In Mother of God: A History of the Virgin Mary (Yale U. Pr., 2009) Miri Rubin writes of the medieval celebration of the Assumption: "Everything about the feast was designed to remind participants that Mary was seated alongside her son in heaven. The Assumption set Mary apart from other saints and reassured those who sought her intercession and help as she sat alongside her son there. ... All the senses were touched by the Assumption. ... European devotion had never spoken of Mary as elaborately before. Written for an occasion when heaven and earth met, it was fitting that sermons for the Assumption used ornate language, full of pomp. ...The Assumption celebrated the enduring hope of heavenly intercession, the hope that linked heaven and earth" (pp. 139-140).
Sandwiched into the middle of the post-modern work week, filled as it already is with frenzy, fury, and folly, the Church's great annual summer "feel-good" festival of Mary's Assumption - the oldest and most important of all of her feasts - may perhaps pass almost or entirely unnoticed. While this neglect in no way diminished Mary's heavenly glory, it does diminish - and deprive us of - the joy we ought to derive from it.
Celebrated at least since the 6th century, Mary's Assumption was finally fully defined as a dogma only in my lifetime. As the then Pope, Pius XII, wrote on that occasion:
Christ's faithful, through the teaching and the leadership of their pastors, have learned from the sacred books that the Virgin Mary, throughout the course of her earthly pilgrimage, led a life troubled by cares, hardships, and sorrows, and that, moreover, what the holy old man Simeon had foretold actually came to pass, that is, that a terribly sharp sword pierced her heart as she stood under the cross of her divine Son, our Redeemer. In the same way, it was not difficult for them to admit that the great Mother of God, like her only begotten Son, had actually passed from this life. But this in no way prevented them from believing and from professing openly that her sacred body had never been subject to the corruption of the tomb, and that the august tabernacle of the Divine Word had never been reduced to dust and ashes. [Munificentissimus Deus, 14].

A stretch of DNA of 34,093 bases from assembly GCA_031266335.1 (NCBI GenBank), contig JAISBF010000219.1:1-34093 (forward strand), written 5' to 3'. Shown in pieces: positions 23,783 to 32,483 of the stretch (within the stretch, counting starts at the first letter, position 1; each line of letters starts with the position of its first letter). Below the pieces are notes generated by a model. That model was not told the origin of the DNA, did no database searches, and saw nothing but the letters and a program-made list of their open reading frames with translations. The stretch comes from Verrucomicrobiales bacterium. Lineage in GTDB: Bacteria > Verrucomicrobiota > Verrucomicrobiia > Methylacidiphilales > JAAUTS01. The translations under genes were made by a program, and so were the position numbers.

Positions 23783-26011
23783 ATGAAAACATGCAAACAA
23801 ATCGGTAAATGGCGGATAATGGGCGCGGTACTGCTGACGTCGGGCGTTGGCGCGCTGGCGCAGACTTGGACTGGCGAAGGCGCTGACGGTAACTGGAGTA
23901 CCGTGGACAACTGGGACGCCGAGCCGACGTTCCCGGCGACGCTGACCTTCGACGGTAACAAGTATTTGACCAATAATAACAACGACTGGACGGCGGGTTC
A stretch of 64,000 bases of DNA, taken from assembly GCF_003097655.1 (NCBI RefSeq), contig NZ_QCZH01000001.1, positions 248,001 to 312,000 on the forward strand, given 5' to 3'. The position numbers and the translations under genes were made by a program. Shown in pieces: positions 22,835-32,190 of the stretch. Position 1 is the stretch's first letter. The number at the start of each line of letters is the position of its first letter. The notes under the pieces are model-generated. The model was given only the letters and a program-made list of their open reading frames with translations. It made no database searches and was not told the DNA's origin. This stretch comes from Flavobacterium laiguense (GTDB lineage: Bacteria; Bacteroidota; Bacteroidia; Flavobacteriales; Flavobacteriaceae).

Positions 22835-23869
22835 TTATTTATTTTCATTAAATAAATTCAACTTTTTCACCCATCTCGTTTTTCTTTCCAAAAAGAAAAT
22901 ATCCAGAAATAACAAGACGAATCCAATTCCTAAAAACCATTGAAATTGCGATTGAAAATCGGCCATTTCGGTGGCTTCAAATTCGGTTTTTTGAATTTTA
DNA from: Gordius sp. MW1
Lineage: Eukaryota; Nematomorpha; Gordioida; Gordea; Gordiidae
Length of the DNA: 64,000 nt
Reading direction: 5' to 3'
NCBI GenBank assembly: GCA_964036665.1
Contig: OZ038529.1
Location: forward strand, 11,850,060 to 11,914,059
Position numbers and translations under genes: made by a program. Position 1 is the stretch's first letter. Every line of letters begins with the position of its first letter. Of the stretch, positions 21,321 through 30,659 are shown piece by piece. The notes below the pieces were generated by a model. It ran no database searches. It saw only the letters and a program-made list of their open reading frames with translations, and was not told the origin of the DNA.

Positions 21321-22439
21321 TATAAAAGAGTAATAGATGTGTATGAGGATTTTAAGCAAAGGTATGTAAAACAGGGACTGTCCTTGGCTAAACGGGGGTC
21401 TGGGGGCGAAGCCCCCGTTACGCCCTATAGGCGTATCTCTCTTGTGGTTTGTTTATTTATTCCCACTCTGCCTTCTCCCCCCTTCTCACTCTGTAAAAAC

Assumed into heaven, Mary links the Church as we are now with the Church as we hope to be. when Christ has destroyed every sovereignty and every other authority and power. And the last enemy to be destroyed in death. [1 Corinthians 15:26-27]
Conscious as we all are of our own death to come, death often seems like the ultimate atttack on all our hopes. Our world is full of natural disasters, inexplicable personal tragedies, and deliberate destruction. Violence and sickness seem to surround us. So powerful does the dragon of death appear, that it dared to attack even Jesus. Only after death had done its worst did God decisively step in, conquering death by raising Jesus from the dead. In Christ, God has given us an alternative future. And, in Mary, Christ's resurrection has, so to speak, become contagious. In Mary's assumption, God has shown himself as her life and her hope - and so also our life and our hope.
Today, Mary magnifies the Lord on high. She has already led the way for us in being there. May she now also show us how to get there. For where she is, there we hope to be.
Homily for the Solemnity of the Assumption of the Blessed Virgin Mary, Immaculate Conception Church, Knoxville, TN, August 15, 2018.